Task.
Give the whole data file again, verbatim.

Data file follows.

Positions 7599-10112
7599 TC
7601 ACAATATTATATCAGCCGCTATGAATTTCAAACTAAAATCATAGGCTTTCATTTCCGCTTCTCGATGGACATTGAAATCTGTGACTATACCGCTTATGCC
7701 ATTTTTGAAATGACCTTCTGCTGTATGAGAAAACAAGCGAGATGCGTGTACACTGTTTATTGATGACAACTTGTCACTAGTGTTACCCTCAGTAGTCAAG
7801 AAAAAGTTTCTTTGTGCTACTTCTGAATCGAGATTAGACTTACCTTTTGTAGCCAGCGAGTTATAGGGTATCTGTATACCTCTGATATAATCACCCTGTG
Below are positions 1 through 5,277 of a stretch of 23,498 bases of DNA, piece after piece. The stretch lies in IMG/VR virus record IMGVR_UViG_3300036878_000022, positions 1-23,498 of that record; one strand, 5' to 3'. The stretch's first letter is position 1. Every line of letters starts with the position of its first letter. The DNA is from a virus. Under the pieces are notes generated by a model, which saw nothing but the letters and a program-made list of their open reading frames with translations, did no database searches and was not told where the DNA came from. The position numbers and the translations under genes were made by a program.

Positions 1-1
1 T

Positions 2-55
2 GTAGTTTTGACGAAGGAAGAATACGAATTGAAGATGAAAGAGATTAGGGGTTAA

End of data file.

Positions 7599-10112
7599 TC
7601 ACAATATTATATCAGCCGCTATGAATTTCAAACTAAAATCATAGGCTTTCATTTCCGCTTCTCGATGGACATTGAAATCTGTGACTATACCGCTTATGCC
7701 ATTTTTGAAATGACCTTCTGCTGTATGAGAAAACAAGCGAGATGCGTGTACACTGTTTATTGATGACAACTTGTCACTAGTGTTACCCTCAGTAGTCAAG
7801 AAAAAGTTTCTTTGTGCTACTTCTGAATCGAGATTAGACTTACCTTTTGTAGCCAGCGAGTTATAGGGTATCTGTATACCTCTGATATAATCACCCTGTG
Below are positions 1 through 5,277 of a stretch of 23,498 bases of DNA, piece after piece. The stretch lies in IMG/VR virus record IMGVR_UViG_3300036878_000022, positions 1-23,498 of that record; one strand, 5' to 3'. The stretch's first letter is position 1. Every line of letters starts with the position of its first letter. The DNA is from a virus. Under the pieces are notes generated by a model, which saw nothing but the letters and a program-made list of their open reading frames with translations, did no database searches and was not told where the DNA came from. The position numbers and the translations under genes were made by a program.

Positions 1-1
1 T

Positions 2-55
2 GTAGTTTTGACGAAGGAAGAATACGAATTGAAGATGAAAGAGATTAGGGGTTAA